I am an artist, curator and PhD student living and working in Brighton, the UK.
I am working towards a PhD, funded by the TECHNE AHRC consortium, which uses a synthesis of concepts from art, mathematics and linguistic pragmatics to explore the part played by physicality in the communication of mathematics. The aim is to observe, as an outsider, how one mathematician explains their work to another, and so to present insights that can open up exchange across the borders of the discipline.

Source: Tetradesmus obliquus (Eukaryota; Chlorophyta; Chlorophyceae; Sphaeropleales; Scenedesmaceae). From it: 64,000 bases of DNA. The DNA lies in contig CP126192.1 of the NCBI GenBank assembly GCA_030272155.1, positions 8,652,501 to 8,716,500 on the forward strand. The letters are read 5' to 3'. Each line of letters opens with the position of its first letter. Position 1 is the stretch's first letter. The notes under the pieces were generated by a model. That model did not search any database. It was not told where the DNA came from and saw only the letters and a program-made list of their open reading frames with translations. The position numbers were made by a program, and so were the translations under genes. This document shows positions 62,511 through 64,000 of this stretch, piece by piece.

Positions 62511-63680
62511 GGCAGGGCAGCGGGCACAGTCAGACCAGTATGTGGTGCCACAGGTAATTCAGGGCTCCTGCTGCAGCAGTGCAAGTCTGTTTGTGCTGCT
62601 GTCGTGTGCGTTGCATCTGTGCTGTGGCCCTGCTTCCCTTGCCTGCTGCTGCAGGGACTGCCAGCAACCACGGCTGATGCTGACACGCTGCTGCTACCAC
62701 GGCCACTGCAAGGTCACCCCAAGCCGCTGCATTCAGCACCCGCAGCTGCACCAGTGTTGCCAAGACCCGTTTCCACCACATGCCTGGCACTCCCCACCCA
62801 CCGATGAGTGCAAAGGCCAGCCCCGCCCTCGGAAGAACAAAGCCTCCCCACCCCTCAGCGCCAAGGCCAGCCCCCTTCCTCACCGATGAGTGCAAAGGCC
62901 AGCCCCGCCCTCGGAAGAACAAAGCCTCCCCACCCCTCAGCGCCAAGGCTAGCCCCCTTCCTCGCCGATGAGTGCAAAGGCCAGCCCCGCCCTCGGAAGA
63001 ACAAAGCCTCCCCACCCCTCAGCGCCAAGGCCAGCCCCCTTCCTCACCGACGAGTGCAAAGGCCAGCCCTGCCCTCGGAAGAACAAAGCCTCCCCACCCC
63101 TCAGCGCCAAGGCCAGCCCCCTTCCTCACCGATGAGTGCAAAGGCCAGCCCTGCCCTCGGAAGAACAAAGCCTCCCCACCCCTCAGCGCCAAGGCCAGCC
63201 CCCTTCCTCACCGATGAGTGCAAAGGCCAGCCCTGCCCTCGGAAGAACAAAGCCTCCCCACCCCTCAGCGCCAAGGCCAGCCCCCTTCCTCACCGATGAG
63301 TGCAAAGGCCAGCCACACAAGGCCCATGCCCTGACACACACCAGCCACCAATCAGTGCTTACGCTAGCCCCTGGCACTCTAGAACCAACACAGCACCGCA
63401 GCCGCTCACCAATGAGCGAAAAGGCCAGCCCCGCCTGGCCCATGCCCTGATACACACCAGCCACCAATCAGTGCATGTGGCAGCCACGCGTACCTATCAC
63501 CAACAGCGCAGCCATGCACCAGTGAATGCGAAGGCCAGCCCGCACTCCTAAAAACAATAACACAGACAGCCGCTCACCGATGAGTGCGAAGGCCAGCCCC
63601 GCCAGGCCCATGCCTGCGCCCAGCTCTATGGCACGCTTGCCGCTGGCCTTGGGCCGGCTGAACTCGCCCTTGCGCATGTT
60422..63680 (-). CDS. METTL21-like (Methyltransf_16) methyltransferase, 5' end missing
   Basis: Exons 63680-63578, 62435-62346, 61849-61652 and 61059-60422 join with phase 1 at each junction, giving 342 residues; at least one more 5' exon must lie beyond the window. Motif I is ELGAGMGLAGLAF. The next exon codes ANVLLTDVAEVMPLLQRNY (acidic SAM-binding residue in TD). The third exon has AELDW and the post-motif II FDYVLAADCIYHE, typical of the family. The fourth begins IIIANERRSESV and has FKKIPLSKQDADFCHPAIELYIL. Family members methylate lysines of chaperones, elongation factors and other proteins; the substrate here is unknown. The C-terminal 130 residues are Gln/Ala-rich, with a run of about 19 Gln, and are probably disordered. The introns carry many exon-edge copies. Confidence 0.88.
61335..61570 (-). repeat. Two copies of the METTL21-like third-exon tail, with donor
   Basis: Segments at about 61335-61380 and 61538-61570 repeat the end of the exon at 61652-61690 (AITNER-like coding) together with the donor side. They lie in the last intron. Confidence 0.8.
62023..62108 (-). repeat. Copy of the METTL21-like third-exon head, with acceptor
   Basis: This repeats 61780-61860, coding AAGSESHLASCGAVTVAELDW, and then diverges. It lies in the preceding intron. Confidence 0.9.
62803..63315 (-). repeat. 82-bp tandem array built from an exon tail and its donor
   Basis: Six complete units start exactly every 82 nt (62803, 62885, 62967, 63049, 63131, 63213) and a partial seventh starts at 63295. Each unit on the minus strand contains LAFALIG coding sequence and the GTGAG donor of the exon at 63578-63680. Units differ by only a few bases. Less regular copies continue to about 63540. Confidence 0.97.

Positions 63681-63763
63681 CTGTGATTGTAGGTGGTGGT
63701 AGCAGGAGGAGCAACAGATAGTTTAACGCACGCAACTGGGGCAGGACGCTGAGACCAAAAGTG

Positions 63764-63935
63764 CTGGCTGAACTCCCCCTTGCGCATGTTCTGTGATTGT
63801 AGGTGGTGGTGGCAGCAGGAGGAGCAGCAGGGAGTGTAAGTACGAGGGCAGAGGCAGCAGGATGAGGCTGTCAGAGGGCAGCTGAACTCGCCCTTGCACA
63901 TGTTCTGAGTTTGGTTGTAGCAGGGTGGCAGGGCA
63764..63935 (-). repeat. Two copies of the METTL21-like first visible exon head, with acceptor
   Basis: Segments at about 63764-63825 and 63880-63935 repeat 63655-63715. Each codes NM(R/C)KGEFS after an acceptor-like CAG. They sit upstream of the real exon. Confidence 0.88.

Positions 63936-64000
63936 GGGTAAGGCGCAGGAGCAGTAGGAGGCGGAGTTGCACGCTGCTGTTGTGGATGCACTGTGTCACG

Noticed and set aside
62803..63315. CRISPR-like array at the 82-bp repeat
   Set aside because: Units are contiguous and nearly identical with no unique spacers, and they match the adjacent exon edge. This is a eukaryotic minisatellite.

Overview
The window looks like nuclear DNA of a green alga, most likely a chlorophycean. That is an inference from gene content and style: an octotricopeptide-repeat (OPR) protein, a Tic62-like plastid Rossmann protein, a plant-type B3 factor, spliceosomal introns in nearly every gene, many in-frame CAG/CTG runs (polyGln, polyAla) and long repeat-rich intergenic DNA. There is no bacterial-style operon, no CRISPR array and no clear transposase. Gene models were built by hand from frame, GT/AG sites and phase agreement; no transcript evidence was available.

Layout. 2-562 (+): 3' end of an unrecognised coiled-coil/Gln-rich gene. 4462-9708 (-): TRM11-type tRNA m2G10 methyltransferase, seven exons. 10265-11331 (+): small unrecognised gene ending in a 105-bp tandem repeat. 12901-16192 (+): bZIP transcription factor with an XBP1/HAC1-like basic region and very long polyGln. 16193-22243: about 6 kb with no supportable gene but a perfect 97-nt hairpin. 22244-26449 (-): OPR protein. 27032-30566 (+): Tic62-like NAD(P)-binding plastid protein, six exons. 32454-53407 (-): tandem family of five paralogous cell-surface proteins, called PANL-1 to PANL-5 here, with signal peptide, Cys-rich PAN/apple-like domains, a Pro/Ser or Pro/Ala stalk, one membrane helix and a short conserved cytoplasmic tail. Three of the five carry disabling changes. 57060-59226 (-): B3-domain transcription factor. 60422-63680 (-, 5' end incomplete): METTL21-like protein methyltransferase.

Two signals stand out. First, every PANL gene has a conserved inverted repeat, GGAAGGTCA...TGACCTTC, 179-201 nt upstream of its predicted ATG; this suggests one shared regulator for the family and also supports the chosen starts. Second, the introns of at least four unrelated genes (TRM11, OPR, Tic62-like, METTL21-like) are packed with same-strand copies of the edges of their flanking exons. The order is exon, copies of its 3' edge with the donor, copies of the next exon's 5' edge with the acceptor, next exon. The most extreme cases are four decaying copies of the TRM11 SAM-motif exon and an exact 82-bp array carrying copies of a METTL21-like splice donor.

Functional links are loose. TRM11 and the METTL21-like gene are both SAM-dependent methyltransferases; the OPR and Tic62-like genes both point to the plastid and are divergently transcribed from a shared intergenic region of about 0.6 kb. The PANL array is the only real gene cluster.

This research uses a synthesis of concepts from art, mathematics and linguistic pragmatics to explore the part played by interactive performance and material settings in the communication of mathematics. The aim is observe, as an outsider, how one mathematician explains their work to another, and so to present insights that can open up exchange across the borders of the discipline. There has been little study of communication within mathematics from a pragmatic perspective to date, and engagement from artists has been very limited. However, since Lakoff and Núñez published their controversial new view of mathematics, Where Mathematics Comes From (WMCF, 2000), a debate has opened up around embodied mind theories that offers an opportunity for some exciting new work. I intend to join that conversation, using sculptural practice to investigate selection, interpretation and abstraction in mathematics communication, and its relationship to body and environment. When presenting, mathematicians typically use gestures, ad-hoc diagrams and surprisingly visceral metaphorical speech, each playing a part alongside formal notations. I will observe communicative events at conferences, drawing upon the field of linguistic pragmatics to produce a written analysis, with a focus on the role of physicality. I will expand upon this analysis in a sculptural practice that will critically examine how matter might be said to convey meaning. I have chosen topology because of the role that diagrams play, and its divergence from everyday physical experience. As a sculptor with a sincere fascination with mathematics, I place myself as an ‘Artist Explorer’, maintaining an outsider position to avoid taking on the assumptions that facilitate the work of practitioners. My work will be published on this blog, through which I hope to build upon the dialogues that I am creating with mathematicians, artists and linguists, and to reach as wide an audience as possible, with a new perspective for mathematicians and non-mathematicians alike.